The liberal grounding of the right to health care: An egalitarian critique

Theoria 54 (112):51-72 (2007)
Abstract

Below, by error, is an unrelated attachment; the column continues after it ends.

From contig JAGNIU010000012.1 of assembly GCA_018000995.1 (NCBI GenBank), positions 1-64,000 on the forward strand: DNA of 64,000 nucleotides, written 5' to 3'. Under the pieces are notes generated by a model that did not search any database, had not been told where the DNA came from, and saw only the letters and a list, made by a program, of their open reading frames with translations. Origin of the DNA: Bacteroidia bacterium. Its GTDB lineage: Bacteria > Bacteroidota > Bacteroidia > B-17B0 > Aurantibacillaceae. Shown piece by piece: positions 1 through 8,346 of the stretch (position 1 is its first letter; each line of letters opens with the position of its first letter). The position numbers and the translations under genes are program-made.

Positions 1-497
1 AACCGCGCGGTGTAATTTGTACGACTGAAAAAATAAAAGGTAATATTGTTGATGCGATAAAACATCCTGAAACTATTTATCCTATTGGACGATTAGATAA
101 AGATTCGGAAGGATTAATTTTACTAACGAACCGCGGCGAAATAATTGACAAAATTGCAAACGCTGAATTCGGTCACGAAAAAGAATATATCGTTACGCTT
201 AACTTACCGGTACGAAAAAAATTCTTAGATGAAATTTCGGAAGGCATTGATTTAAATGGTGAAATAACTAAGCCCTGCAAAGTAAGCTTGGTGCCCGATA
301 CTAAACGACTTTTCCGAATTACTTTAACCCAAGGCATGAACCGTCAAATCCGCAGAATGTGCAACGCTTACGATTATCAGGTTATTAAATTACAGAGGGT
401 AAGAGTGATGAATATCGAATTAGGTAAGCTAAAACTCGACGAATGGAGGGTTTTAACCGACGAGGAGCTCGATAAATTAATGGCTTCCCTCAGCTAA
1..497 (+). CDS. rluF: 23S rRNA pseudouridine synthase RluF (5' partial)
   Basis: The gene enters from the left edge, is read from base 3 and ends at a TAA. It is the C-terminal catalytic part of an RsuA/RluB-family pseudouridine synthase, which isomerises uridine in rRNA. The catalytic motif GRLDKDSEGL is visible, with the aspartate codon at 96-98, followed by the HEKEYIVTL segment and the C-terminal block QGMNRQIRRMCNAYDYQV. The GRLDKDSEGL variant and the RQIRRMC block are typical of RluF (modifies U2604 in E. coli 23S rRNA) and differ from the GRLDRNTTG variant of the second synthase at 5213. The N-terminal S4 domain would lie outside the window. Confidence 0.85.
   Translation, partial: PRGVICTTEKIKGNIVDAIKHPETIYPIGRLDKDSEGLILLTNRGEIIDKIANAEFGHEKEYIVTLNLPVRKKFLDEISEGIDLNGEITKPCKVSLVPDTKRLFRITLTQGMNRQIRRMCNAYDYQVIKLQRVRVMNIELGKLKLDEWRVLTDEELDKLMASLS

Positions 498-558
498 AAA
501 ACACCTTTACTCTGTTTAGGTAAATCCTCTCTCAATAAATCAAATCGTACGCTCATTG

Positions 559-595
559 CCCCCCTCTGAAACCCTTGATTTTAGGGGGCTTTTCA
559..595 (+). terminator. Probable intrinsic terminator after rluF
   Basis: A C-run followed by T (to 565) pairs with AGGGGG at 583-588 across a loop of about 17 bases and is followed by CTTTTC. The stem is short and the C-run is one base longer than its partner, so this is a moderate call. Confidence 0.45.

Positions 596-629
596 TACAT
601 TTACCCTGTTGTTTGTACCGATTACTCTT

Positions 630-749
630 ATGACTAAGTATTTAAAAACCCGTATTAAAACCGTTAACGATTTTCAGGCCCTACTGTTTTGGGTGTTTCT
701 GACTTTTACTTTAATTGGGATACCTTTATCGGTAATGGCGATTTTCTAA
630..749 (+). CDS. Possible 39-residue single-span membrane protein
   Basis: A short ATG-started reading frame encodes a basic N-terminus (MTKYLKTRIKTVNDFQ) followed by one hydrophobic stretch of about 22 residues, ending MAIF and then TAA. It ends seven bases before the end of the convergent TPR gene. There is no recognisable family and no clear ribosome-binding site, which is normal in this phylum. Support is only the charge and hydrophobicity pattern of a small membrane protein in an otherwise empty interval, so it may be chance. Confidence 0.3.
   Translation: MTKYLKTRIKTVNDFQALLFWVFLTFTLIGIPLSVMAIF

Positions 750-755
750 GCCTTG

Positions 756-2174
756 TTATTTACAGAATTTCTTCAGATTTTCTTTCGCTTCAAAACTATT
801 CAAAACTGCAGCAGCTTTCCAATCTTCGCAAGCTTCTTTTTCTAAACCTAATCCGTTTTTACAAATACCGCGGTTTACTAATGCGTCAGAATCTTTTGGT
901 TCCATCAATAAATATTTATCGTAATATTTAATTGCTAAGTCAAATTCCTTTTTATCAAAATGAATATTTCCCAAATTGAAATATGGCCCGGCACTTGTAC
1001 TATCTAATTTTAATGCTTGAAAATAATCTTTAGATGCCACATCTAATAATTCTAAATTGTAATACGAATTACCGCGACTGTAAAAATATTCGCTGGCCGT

The language of rights is increasingly used to regulate access to health care and allocation of resources in the health care field. The right to health has been grounded on different theories of justice. Scholars within the liberal tradition have grounded the right to health care on Rawls's two principles of justice. Thus, the right to health care has been justified as being one of the basic liberties, as enabling equality of opportunity, or as being justified by the maximin principle. In this article, Filc analyzes—from a radical egalitarian standpoint—the limitations of the different attempts to ground an equal right to health on Rawls's theory of justice and offers a first approximation to a radical egalitarian formulation of the right to health.
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